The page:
Becky Fenger | March 10, 2010
A matter of safety
A funny thing happened on the way to getting improved bus service and Dial-A-Ride in the Valley. Light rail transit (LRT) came to the party and crashed it. There is currently talk of what bus lines to cut in order to keep feeding the LRT beast. The hapless folks who count on Dial-A-Ride now need to make reservations a day in advance, just the opposite of what they were promised if they voted for the tax.
Meanwhile, a tour bus owned by Tierra Santa Inc. of Van Nuys, California, rolled over and crashed on our Interstate 10 last Friday, killing six people. Now we learn that Tierra Santa has a long history of safety violations and buses with inferior construction, which contributed to the deaths and injuries of their passengers.
After seeing photos of the mangled bus, I had an opportunity to talk to several of our own city bus drivers who had plenty to say about the state of our bus system. They complain that the buses are poorly maintained. "Some have practically no shocks at all and are hitting bottom a lot," they report, "which makes them difficult to control." At times the motors just die.
When I asked who is to blame for this, they pointed the finger at the provider, Veolia Transportation, headquartered in France and the largest private sector operator of transit in North America. That includes buses, rail, shuttles and taxi services. They manage and operate our ground transportation services at Sky Harbor Airport and have the contract for our light rail system. Their parent company, Veolia Transport, provides public transportation in 30 countries. Their Web site states that their goal is to provide "safe and sustainable mobility solutions." Their mission is to "improve public transportation, to enhance quality of life and to combat global warming." (Thank heavens for their politically-correct efforts towards the mammoth task of fighting the scourge of global warming.)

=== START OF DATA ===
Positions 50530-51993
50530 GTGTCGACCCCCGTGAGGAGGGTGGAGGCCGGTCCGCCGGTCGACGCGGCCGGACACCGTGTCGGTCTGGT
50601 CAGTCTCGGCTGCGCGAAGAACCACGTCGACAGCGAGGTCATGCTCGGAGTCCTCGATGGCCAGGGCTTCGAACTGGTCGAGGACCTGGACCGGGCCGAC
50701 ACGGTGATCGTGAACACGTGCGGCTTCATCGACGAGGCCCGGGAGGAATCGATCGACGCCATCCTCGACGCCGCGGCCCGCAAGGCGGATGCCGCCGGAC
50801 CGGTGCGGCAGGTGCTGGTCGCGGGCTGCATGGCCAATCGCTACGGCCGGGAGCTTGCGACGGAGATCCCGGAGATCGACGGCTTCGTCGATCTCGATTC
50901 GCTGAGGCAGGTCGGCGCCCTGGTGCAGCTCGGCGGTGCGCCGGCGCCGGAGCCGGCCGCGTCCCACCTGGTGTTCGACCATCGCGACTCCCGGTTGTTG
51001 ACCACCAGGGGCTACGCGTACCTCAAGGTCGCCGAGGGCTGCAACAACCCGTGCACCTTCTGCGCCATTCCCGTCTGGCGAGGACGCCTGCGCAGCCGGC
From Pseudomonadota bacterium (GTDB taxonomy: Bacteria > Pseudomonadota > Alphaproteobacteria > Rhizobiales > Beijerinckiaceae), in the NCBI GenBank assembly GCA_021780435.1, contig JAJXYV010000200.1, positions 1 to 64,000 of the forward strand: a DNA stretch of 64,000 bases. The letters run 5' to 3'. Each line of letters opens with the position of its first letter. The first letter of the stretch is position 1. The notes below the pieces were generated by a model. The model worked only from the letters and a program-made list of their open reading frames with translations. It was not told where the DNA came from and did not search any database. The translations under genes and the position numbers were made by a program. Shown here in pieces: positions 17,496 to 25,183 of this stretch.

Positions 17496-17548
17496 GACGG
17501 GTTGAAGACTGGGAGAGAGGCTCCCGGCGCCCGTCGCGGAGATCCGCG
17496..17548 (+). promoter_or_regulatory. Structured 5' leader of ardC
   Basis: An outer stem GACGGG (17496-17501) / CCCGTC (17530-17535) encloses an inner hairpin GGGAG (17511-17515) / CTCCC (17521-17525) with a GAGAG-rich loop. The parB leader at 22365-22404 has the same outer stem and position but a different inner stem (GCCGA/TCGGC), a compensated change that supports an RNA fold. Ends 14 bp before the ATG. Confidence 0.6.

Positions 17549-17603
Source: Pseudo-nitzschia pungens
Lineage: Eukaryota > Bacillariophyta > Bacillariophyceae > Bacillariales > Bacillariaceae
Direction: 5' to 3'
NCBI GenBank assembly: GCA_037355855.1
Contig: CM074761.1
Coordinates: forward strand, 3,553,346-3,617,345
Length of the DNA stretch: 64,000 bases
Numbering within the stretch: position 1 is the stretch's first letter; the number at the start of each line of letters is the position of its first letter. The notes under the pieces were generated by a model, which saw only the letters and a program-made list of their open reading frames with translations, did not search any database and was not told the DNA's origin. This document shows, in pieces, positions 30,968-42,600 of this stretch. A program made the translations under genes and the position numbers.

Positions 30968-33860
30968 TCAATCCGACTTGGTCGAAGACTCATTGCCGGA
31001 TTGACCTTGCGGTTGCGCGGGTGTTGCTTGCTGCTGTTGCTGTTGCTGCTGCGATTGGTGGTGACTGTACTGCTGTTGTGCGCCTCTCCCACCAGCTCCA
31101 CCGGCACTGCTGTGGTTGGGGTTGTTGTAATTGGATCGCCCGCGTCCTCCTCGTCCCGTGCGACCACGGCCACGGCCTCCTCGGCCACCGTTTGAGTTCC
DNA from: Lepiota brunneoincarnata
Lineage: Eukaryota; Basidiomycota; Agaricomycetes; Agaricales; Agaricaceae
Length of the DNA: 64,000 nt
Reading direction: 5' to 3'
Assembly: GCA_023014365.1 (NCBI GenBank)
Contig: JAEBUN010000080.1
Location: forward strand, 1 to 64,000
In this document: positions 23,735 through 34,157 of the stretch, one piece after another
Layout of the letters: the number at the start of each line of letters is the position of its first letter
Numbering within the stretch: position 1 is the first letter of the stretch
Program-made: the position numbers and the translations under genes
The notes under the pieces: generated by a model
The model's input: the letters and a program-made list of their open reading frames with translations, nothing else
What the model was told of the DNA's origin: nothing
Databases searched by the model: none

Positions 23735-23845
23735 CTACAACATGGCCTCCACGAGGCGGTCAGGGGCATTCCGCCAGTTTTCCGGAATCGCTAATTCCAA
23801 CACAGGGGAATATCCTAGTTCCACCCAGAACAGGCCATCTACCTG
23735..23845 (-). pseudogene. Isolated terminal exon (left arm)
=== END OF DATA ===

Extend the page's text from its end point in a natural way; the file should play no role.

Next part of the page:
The suggestion was made that, since Veolia in effect has a monopoly on our bus service in the Valley, there is no incentive for them to spend increasing amounts of money on maintenance. Here is where privatization and competition might come in and change the playing field.
Another complaint is that it is difficult for the bus rider to find any bus schedules unless they walk around with a book and a map. "Schedules and routes should be posted clearly at the bus stops," the drivers maintain. Instead, out-of-towners and even locals wait until a bus stops and then take up time finding out where the vehicle is headed.
It's been almost a year ago since a driver told me how much money Phoenix was losing per day due to the malfunctioning fare boxes that the city spent millions retrofitting the buses with. The new boxes were so defective that the drivers were told by management to just let the people boarding the bus ride for free. That's cute. It's not as if their fare covered the cost of their trip even when the fare was actually collected. Now we have free rides for the folks, courtesy of the taxpayers. It would be interesting to find out if that problem was ever resolved.
As I have said for the last 15 years, if the boatloads of money that were spent on light rail had been spent on the buses instead, we could have leather seats, flat screen TVs, every amenity known to man, and attractive servers doling out refreshments to happy riders instead of the cut backs we now face.
Valley Metro would have us believe that LRT would be a success if not for the recession. The truth is that cities with LRT averaged a loss of tens of millions of dollars annually back when the economy was strong. Instead, we have the increased air pollution and traffic congestion that our best billion-plus dollars could buy!